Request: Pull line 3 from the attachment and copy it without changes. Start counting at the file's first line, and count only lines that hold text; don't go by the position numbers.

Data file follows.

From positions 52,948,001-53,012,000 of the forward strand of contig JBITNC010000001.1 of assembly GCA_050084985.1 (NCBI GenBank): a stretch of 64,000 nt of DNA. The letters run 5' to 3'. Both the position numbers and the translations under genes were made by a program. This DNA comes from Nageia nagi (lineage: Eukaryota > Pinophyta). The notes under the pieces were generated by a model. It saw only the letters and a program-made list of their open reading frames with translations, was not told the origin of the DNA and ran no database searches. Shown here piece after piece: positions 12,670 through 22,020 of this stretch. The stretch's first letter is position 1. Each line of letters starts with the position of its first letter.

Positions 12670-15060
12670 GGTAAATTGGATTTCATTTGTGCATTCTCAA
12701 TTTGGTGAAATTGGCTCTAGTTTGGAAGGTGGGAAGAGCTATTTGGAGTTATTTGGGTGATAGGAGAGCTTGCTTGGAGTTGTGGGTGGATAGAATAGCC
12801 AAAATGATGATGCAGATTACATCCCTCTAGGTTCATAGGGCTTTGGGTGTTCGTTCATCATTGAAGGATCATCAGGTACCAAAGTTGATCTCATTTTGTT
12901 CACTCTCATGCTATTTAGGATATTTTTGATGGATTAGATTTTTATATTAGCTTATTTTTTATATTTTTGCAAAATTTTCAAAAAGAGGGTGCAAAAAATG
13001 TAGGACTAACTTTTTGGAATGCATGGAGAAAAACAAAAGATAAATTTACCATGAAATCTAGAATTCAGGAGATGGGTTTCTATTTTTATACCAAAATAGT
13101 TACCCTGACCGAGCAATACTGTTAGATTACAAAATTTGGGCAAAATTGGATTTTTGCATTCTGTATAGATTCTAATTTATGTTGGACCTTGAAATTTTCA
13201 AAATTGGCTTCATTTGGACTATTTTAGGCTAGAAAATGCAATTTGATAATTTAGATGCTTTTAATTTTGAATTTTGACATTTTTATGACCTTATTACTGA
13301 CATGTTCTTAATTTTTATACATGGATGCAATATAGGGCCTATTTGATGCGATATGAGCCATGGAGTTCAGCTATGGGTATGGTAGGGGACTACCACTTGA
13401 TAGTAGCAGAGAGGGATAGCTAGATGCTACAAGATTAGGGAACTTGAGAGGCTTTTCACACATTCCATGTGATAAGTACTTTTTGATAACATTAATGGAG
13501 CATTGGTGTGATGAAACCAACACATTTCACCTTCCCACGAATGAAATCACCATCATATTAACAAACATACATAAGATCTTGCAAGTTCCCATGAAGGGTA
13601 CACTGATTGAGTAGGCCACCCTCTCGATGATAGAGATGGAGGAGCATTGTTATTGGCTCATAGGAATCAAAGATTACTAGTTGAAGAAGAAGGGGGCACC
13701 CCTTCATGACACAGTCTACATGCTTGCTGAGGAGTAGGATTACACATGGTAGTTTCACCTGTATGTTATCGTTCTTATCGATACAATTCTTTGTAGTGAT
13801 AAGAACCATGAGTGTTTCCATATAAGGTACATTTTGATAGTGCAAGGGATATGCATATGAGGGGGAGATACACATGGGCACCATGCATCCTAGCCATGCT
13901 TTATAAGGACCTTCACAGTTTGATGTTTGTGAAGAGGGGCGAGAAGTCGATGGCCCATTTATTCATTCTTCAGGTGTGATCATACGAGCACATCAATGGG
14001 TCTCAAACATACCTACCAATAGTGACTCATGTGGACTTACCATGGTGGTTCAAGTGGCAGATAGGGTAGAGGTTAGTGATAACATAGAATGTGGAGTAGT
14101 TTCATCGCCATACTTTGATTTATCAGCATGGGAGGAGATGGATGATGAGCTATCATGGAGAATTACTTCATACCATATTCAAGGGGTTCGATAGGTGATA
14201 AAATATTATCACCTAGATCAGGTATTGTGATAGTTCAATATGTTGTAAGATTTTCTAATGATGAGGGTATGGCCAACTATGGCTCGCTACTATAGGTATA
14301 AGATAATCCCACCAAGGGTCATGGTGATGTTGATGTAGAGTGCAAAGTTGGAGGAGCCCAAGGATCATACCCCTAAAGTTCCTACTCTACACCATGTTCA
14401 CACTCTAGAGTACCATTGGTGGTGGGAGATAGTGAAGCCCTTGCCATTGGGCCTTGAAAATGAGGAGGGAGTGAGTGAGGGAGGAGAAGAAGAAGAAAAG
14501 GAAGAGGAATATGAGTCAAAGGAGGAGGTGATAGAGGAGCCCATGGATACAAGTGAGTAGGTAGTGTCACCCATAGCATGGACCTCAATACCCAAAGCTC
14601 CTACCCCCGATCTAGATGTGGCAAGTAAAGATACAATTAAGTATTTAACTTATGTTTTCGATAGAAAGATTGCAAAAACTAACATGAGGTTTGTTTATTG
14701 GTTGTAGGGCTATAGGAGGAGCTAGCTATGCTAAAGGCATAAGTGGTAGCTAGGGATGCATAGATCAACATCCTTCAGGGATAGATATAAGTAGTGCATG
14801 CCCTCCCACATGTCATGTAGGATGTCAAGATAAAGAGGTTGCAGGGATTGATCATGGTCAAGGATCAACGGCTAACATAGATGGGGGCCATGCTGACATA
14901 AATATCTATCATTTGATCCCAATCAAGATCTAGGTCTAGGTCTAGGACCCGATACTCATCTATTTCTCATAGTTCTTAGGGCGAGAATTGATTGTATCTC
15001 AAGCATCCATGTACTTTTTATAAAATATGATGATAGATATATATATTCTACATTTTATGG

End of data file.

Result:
12670 GGTAAATTGGATTTCATTTGTGCATTCTCAA